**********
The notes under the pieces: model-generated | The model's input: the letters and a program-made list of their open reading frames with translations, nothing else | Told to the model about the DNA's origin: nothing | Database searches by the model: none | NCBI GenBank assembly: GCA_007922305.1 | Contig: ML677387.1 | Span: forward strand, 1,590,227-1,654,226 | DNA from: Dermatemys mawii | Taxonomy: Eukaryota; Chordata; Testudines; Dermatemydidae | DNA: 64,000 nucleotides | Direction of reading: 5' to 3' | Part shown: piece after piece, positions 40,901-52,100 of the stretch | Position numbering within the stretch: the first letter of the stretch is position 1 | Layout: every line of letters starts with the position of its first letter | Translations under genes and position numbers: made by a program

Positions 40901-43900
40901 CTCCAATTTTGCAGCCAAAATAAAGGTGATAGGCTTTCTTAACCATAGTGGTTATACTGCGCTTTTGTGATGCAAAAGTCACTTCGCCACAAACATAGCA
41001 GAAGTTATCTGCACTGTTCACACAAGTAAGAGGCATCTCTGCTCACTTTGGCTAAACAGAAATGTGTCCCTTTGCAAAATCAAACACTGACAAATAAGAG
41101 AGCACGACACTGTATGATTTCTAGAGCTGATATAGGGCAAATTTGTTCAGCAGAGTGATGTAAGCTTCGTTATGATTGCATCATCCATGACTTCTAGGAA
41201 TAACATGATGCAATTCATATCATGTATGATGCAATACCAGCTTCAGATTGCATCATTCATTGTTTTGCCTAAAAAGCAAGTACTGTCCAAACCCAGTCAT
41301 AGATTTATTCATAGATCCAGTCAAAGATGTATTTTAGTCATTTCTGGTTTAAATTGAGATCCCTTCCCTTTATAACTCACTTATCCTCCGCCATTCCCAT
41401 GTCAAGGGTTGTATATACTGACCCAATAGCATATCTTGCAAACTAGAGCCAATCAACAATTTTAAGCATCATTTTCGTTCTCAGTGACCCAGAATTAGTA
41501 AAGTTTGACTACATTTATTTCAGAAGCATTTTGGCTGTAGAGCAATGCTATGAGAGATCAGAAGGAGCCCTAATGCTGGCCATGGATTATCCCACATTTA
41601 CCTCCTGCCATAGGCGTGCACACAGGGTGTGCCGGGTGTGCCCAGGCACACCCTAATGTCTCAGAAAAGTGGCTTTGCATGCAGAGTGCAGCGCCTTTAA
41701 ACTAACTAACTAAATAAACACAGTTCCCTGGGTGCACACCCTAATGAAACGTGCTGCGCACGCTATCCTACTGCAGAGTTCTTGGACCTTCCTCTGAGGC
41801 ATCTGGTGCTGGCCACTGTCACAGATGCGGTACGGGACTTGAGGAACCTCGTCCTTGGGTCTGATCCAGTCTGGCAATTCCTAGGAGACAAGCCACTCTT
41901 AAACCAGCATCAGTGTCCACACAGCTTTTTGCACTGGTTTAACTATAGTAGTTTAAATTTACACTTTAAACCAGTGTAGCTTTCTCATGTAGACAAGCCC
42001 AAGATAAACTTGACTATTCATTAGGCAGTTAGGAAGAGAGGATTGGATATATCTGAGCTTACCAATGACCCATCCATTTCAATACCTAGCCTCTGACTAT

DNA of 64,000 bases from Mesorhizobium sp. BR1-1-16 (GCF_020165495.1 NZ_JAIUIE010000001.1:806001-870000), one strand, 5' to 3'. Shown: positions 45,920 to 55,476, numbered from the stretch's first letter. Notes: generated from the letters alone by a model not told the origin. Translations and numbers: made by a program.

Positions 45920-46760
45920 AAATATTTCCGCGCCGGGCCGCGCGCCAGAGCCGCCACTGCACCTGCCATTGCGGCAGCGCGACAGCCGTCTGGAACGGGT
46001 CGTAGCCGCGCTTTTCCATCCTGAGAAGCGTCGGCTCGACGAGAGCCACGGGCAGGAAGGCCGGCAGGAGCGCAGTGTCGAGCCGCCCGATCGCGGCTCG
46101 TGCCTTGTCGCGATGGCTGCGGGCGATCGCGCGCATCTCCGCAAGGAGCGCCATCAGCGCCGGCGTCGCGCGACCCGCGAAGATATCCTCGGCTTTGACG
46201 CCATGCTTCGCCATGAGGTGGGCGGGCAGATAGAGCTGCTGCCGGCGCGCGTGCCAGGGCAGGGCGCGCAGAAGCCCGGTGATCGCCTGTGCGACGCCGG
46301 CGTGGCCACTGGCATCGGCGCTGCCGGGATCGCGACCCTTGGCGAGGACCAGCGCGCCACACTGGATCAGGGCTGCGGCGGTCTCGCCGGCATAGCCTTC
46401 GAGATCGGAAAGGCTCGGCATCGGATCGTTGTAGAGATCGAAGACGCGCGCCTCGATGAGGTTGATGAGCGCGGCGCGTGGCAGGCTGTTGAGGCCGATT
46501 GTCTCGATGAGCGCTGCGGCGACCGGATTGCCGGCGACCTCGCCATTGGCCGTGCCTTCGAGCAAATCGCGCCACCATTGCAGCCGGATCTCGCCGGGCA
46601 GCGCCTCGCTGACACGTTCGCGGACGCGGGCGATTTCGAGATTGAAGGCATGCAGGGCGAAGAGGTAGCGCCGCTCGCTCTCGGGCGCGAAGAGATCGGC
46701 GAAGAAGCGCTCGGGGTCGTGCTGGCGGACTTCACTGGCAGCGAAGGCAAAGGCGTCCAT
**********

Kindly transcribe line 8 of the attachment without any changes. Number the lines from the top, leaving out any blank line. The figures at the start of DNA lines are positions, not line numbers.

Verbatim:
41401 GTCAAGGGTTGTATATACTGACCCAATAGCATATCTTGCAAACTAGAGCCAATCAACAATTTTAAGCATCATTTTCGTTCTCAGTGACCCAGAATTAGTA